Working with types and named constructors in Leaf

As types are a keystone in Leaf, working with them must be fluid and simple. I recently improved this area by adding named constructors and bare type names. The results are interesting.

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var s = vector()

var t = typevector
var p = t.with_ends(3,5)

var rt = vector
var x = rt.with_angle
var q = x(0.5, 3)

Named constructors

Named constructors are what set me down this path. I noticed a lot of my non-Leaf code is littered with static functions that construct an object. I wanted to get this behavior into the core syntax.

This vector class demonstrates one use for named constructors:

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class vector {
    var x : float
    var y : float

    defn with_ends = ( x : float, y : float ) -> construct {
        this.x = x
        this.y = y
    }

    defn with_angle = ( r : float, len : float ) -> construct {
        this.x = math.cos(r) * len
        this.y = math.sin(y) * len
    }

    defn default = -> construct {
    }
}

Previously only a default constructor was available. I’ve left it in here so we can still create default initialized vector types. I’ll revisit later whether there should be a special syntax to keeping or excluding the default constructor.

I needed a way to call these constructors so I introduced type:

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var p = typevector.with_ends( 3, 8 )
var q = typevector.with_angle( 0.5, 2 )
var r = typevector」()

I wrote the syntax before the implementation, leaving the question of what type actually is. I’ll get back to the redundancy a bit later.

type「」

Defining what type is requires us to go a bit into the confusing side of compilers and type systems. At first I implemented type as a special syntax to construct a class. It worked with default constructors, but didn’t expand well to named constructors. It was also quite inflexible.

I changed type to have an actual value. This would allow something like type「vector」 to exist on its own, without having to call it. It also meant I could add a .name property to describe the type. Being a value also meant it could be assigned.

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var t = typevector
var p = t.with_ends( 3, 8 )

std.print([t.name,"\n"])

This may look like dynamic type construction, but it’s not. The trick is in what the inferred type of t is. It’s where the naming gets circular, t is of type type「vector」. The type token here is distinct from the type token used in the expression: one is a type name, the other is an expression keyword. Understanding this distinction, or what is actually happening here, won’t be necessary for most users of Leaf.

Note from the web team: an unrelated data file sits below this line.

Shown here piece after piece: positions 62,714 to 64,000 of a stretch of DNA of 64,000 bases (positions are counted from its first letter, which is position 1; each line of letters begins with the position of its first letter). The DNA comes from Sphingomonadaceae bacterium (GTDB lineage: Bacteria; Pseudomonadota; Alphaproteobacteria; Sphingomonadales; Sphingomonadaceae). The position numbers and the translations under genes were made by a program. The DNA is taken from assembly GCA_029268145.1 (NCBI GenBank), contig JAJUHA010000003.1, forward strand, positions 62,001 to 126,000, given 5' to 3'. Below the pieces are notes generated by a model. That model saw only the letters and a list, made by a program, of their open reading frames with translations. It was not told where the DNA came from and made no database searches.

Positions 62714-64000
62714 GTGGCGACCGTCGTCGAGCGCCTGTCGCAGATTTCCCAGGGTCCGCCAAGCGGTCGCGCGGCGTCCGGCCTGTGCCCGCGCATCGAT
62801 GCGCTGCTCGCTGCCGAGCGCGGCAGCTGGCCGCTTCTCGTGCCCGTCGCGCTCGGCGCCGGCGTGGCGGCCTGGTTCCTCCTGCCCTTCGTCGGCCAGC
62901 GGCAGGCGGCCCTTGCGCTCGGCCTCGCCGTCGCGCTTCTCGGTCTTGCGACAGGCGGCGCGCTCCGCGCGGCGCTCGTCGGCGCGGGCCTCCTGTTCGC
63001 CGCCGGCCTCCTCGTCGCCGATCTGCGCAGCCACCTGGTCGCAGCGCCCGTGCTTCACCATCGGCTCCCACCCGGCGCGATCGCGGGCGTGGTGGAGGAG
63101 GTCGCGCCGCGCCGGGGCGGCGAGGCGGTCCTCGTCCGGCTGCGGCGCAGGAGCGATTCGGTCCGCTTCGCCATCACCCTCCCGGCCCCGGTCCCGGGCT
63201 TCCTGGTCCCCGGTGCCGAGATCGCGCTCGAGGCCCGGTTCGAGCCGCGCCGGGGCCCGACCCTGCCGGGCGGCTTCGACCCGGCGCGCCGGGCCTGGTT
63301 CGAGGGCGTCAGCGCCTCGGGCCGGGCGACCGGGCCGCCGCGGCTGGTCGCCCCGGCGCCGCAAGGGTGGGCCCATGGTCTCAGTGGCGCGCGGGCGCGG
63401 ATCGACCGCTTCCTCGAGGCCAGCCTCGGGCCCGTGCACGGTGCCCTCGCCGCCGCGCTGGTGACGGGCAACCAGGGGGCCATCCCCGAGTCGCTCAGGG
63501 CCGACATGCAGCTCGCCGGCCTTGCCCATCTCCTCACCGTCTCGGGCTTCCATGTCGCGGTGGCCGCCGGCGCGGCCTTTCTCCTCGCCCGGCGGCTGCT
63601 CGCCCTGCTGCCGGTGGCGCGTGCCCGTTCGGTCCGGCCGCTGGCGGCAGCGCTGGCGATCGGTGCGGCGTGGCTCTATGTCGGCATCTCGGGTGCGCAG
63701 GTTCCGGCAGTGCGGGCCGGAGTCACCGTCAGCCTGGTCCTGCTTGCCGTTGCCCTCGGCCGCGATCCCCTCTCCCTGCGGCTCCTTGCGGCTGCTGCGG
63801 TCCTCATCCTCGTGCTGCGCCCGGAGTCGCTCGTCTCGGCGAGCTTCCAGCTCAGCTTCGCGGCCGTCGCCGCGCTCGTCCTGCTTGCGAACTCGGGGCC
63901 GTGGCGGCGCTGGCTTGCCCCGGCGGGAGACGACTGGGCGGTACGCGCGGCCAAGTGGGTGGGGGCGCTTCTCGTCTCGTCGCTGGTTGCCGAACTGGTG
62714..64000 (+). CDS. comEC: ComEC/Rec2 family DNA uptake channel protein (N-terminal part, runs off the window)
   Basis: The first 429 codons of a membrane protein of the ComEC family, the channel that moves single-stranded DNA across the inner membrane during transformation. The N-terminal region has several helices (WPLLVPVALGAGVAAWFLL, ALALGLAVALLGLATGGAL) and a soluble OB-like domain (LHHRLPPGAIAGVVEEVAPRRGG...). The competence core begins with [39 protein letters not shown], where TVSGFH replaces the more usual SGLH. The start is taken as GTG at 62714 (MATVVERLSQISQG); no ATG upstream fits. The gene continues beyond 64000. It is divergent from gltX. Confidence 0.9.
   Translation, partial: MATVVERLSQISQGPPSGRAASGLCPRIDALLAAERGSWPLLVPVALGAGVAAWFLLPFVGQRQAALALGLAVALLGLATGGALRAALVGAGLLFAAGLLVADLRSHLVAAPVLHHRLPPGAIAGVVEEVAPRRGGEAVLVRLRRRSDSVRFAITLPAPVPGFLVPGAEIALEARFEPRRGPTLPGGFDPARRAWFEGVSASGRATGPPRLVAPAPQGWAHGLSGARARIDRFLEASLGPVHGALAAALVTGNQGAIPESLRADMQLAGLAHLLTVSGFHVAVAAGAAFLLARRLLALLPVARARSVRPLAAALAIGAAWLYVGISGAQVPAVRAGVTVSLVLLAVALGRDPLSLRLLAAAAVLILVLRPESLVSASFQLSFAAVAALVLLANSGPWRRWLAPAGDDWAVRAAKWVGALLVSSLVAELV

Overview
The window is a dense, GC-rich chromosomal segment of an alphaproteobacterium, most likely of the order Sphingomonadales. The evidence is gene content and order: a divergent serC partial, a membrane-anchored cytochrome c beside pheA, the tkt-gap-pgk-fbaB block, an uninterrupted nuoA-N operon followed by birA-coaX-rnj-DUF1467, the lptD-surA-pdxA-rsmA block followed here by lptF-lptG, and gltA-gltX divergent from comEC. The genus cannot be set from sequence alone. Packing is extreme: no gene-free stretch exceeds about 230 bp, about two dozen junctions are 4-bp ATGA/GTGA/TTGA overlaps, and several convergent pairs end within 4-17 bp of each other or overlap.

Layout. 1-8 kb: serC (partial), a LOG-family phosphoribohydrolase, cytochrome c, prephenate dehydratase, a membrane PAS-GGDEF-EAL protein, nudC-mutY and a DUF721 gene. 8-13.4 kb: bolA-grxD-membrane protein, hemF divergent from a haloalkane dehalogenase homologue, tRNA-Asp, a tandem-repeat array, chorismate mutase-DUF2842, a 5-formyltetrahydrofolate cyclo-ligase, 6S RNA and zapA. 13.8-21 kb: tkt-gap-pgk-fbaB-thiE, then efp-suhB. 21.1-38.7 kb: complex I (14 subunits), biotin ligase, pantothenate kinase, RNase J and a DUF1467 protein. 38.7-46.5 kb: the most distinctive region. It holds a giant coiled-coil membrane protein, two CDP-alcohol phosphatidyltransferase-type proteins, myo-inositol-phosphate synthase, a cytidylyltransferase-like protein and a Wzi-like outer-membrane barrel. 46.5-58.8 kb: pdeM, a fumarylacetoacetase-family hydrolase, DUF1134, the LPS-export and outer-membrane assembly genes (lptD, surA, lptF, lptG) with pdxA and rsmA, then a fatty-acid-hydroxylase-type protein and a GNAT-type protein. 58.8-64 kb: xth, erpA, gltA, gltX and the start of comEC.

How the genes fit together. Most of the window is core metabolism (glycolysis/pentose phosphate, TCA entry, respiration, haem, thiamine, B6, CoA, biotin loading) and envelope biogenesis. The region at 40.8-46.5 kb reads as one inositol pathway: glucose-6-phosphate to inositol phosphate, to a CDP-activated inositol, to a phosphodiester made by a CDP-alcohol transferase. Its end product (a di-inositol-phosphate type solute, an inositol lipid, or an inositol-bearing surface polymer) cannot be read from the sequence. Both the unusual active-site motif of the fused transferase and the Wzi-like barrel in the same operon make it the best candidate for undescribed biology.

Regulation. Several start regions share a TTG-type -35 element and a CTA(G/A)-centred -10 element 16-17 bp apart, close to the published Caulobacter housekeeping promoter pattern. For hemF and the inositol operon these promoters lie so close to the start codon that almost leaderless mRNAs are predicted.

Since t is of type type「vector」 it’s easy for the compiler to understand t.with_ends. It’s resolved statically; there is no runtime resolution on the value of t. Objects of this type don’t even have a real value: they are zero-length.

Constructors are still functions

Look again at the syntax for a constructor:

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defn with_ends = ( x : float, y : float ) -> () construct {
    this.x = x
    this.y = y
}

Other than the construct flag these are normal functions in the class. This means the following is also possible:

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var t = typevector
var x = t.with_angle
var q = x( 0.5, 3 )

It again works without any kind of runtime resolution. t and x are typed strongly enough that the compiler knows exactly what to do at x( 0.5, 3 ).

As there is still no runtime value involved here, dynamic construction is not possible. The type type also has no common base class, so it’s not possible to convert to a more fundamental type. It can still be used as a parametric argument though:

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defn tuple_init = ( x:float, y:float, t ) -> {
    return t(x, y)
}
var n = tuple_init( 1, 2, typevector.with_ends )

It’s more of just a curiosity here, as this tuple_init function is kind of pointless. The feature can be used to provide advanced parametric functions, container class support, as well as things like object pool. This aspect is not a special feature, it just naturally arises from how I implemented the rest of the type feature.

Removing the type「」 part

I don’t think anybody will be too exited about coding type「vector」. It’s a bit bulky.

Why do I need the type part at all? It’s because vector is not a name in the expression scope. It exists solely as a type name. The type「」 syntax switches into the type namespace, allowing us to find the vector name.

It goes beyond just the name: it’s the full type syntax at this point. You could also create a shared vector with this syntax:

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var q = typevector shared.with_ends(1,5)

Sure, that’s great, but what if I just want a vector, which is a very common case:

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var q = vector.with_ends(1,5)

To get this working I merged the type names into the normal scoped namespace. Only the intrinsic type name is a symbol though, so vector works, but vector shared doesn’t — which also couldn’t work due to parsing issues on the type syntax.

This helped clean up a big question mark in the compiler code. The type parser previously had a special lookup to add the core types, like integer. These are now proper scope symbols.

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